In contrast, a study of 139 American children found that a BMI SDS of ≥3.0 captured 88% of children with insulin resistance compared with 65% identified by the presence of acanthosis nigricans. The authors expressed doubt as to the extent to which the presence of acanthosis can be used as a reliable independent marker for hyperinsulinaemia in overweight children.2

Previous studies have generally involved American populations with a predominance of Hispanic and African-American subjects.1–10 Ethnicity is important in the evolution of acanthosis nigricans.11 12 This research study aims to be the first UK-based study to determine whether acanthosis nigricans remains an additional independent risk factor for insulin resistance among a young, UK population.

Research design and methods

Study design

This was a retrospective case–control study. Data were obtained from the medical records of 188 individuals who were reviewed for advice regarding managing their weight between 2010 and 2020 at Sheffield Children’s Hospital. Ninety-four participants with acanthosis were individually matched for age, sex, BMI and BMI Z-score (BMI SDS) to a sample of 94 controls with similar levels of obesity but without acanthosis. Set thresholds for a match to be acceptable were agreed on and were as follows: age±12 months; same sex; BMI±0.5; BMI SDS±0.5.

Insulin resistance was assessed using fasting insulin, fasting glucose and Homeostatic Model Assessment of insulin resistance (HOMA-IR) score. HOMA-IR score is a mathematical model derived to measure insulin resistance and beta cell function from a single fasting sample of glucose and insulin. The HOMA-IR score is reported to have high sensitivity and specificity for insulin resistance.13


The inclusion and exclusion criteria for participants is outlined below.

Inclusion criteria
  • Children aged ≤18 years.

  • Children recorded to have a negative or positive finding of acanthosis nigricans.

  • Children whereby height (cm), weight (kg), BMI (kg/m2), fasting glucose (mmol/l) and fasting insulin (pmol/l) recordings were available.

Exclusion criteria
  • Children previously diagnosed with, and being treated for type 2 diabetes.

  • Children with any other endocrine disorder (with the exception of polycystic ovarian syndrome).

Statistical analysis

IBM SPSS V.27 was used for statistical analysis. P values of ≤0.05 have been used to indicate statistical significance and 95% CIs have been used throughout.

Statistical analysis involved an independent samples t-test (or Mann-Whitney U test when the principal assumptions for the parametric test were not met) to determine the difference in the measured descriptive statistics (age, BMI and BMI SDS) across the acanthotic and control group. Similarly, the aforementioned tests also determined the difference in the measures of insulin resistance across the acanthotic and control group. An analysis of covariance (ANCOVA) was used to examine differences in the measures of insulin resistance while adjusting for covariates. Additional covariates incorporated into the ANCOVA analysis were BMI, BMI SDS, decimal age, ethnicity and sex.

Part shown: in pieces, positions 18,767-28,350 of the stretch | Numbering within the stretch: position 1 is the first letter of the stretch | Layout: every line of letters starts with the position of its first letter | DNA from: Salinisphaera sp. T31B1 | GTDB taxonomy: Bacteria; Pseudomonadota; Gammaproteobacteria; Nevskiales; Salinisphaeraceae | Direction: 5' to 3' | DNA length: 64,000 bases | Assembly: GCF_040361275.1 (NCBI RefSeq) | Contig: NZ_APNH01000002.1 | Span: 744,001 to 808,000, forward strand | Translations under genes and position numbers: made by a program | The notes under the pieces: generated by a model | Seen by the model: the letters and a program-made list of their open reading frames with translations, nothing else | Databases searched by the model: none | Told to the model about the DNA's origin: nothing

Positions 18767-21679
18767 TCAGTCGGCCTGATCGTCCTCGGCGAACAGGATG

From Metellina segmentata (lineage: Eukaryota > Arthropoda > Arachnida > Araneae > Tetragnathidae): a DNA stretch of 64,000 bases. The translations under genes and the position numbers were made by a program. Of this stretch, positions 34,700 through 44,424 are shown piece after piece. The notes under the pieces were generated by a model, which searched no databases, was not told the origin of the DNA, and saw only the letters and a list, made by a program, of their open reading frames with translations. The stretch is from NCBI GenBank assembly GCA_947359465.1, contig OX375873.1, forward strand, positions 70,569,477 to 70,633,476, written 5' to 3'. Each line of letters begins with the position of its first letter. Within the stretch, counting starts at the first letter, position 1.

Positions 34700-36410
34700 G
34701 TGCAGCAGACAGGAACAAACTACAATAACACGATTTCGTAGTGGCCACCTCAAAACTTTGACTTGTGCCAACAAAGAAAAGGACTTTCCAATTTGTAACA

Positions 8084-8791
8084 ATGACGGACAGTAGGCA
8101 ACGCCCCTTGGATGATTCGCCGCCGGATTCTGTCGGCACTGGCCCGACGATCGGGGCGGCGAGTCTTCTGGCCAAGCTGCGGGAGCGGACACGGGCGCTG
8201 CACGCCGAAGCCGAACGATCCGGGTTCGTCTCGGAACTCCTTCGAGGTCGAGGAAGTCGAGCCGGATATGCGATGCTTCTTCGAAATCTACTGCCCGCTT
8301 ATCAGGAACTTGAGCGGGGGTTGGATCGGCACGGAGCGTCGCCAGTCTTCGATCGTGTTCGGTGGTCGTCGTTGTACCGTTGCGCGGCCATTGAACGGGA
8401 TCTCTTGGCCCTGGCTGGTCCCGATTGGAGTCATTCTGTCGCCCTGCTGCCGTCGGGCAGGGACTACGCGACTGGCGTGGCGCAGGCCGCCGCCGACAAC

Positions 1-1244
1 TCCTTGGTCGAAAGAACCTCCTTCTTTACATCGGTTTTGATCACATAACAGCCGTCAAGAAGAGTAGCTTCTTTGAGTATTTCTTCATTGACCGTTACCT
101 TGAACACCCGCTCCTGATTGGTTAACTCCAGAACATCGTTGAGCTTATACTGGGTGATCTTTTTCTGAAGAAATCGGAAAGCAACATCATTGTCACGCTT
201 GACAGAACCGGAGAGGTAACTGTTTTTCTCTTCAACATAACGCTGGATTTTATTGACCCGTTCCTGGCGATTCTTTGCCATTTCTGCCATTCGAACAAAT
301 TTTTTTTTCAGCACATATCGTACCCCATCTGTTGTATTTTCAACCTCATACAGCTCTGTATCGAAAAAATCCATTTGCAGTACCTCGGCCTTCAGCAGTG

Ethical considerations

Formal ethical approval was not required for this study as the following criteria were fulfilled.

  • Data were recorded as a result of the individual’s existing healthcare relationship with Sheffield Children’s Hospital.

  • Data were being analysed under the team responsible for the individual’s care.

  • All data were pseudonymised in conducting the research, including during the data analysis process.

Patient and public partnership involvement

This study involved secondary data collection during the COVID-19 pandemic, and thus, PPI was not deemed appropriate.


Table 1 illustrates the descriptive statistics and confirms that following individually matching participants, the groups were well matched.

Table 1

Descriptive statistics and p values to indicate the appropriateness of matching decimal age, BMI, BMI SDS and sex for the acanthotic and control group for any potentially confounding variables

Table 2 demonstrates the ethnic origin of the study population. Significantly greater levels of fasting glucose, fasting insulin and HOMA-IR score were found in those with acanthosis and obesity compared with individuals in the matched control group with obesity alone (see table 3). This effect persisted even when additional diabetic risk factors were accounted for.

Table 2

Ethnicity of the study population

Table 3

Descriptive statistics and p values for the markers of insulin resistance for the acanthotic and control group

The presence of acanthosis was the only diabetic risk factor investigated that produced a significantly greater degree of insulin resistance (fasting insulin: p=0.003; fasting glucose: p≤0.001; HOMA-IR score p=<0.001).

Within the literature, a variety of HOMA-IR score cut-off points have been proposed to define paediatric prediabetic insulin resistance.14 A HOMA-IR score of ≥3.4 was selected for this study to define insulin resistance.15 16 Within our study population (n=188), the overall prevalence of insulin resistance was 64.5% (HOMA-IR score ≥3.4). The prevalence of insulin resistance was greater within the acanthotic group (76%) compared with the control group (53%). The presence of acanthosis as a screening tool for insulin resistance showed a sensitivity, specificity, PPV and NPV of 59%, 70%, 81% and 44%, respectively.